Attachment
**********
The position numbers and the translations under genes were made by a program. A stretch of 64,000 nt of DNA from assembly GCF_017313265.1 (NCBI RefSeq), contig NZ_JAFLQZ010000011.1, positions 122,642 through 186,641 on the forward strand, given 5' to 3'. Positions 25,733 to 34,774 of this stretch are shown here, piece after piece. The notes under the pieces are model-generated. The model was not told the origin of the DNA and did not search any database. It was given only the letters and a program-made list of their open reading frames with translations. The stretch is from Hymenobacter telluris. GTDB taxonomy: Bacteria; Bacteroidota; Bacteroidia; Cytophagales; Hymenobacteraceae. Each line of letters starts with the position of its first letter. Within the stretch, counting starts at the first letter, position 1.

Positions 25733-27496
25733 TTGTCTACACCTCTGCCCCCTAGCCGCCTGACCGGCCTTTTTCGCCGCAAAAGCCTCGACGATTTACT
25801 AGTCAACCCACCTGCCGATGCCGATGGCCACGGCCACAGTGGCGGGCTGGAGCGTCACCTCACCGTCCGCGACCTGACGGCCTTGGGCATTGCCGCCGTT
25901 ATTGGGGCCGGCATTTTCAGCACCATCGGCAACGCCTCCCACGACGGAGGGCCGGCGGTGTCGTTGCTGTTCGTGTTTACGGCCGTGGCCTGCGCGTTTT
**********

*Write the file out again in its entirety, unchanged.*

The position numbers and the translations under genes were made by a program. A stretch of 64,000 nt of DNA from assembly GCF_017313265.1 (NCBI RefSeq), contig NZ_JAFLQZ010000011.1, positions 122,642 through 186,641 on the forward strand, given 5' to 3'. Positions 25,733 to 34,774 of this stretch are shown here, piece after piece. The notes under the pieces are model-generated. The model was not told the origin of the DNA and did not search any database. It was given only the letters and a program-made list of their open reading frames with translations. The stretch is from Hymenobacter telluris. GTDB taxonomy: Bacteria; Bacteroidota; Bacteroidia; Cytophagales; Hymenobacteraceae. Each line of letters starts with the position of its first letter. Within the stretch, counting starts at the first letter, position 1.

Positions 25733-27496
25733 TTGTCTACACCTCTGCCCCCTAGCCGCCTGACCGGCCTTTTTCGCCGCAAAAGCCTCGACGATTTACT
25801 AGTCAACCCACCTGCCGATGCCGATGGCCACGGCCACAGTGGCGGGCTGGAGCGTCACCTCACCGTCCGCGACCTGACGGCCTTGGGCATTGCCGCCGTT
25901 ATTGGGGCCGGCATTTTCAGCACCATCGGCAACGCCTCCCACGACGGAGGGCCGGCGGTGTCGTTGCTGTTCGTGTTTACGGCCGTGGCCTGCGCGTTTT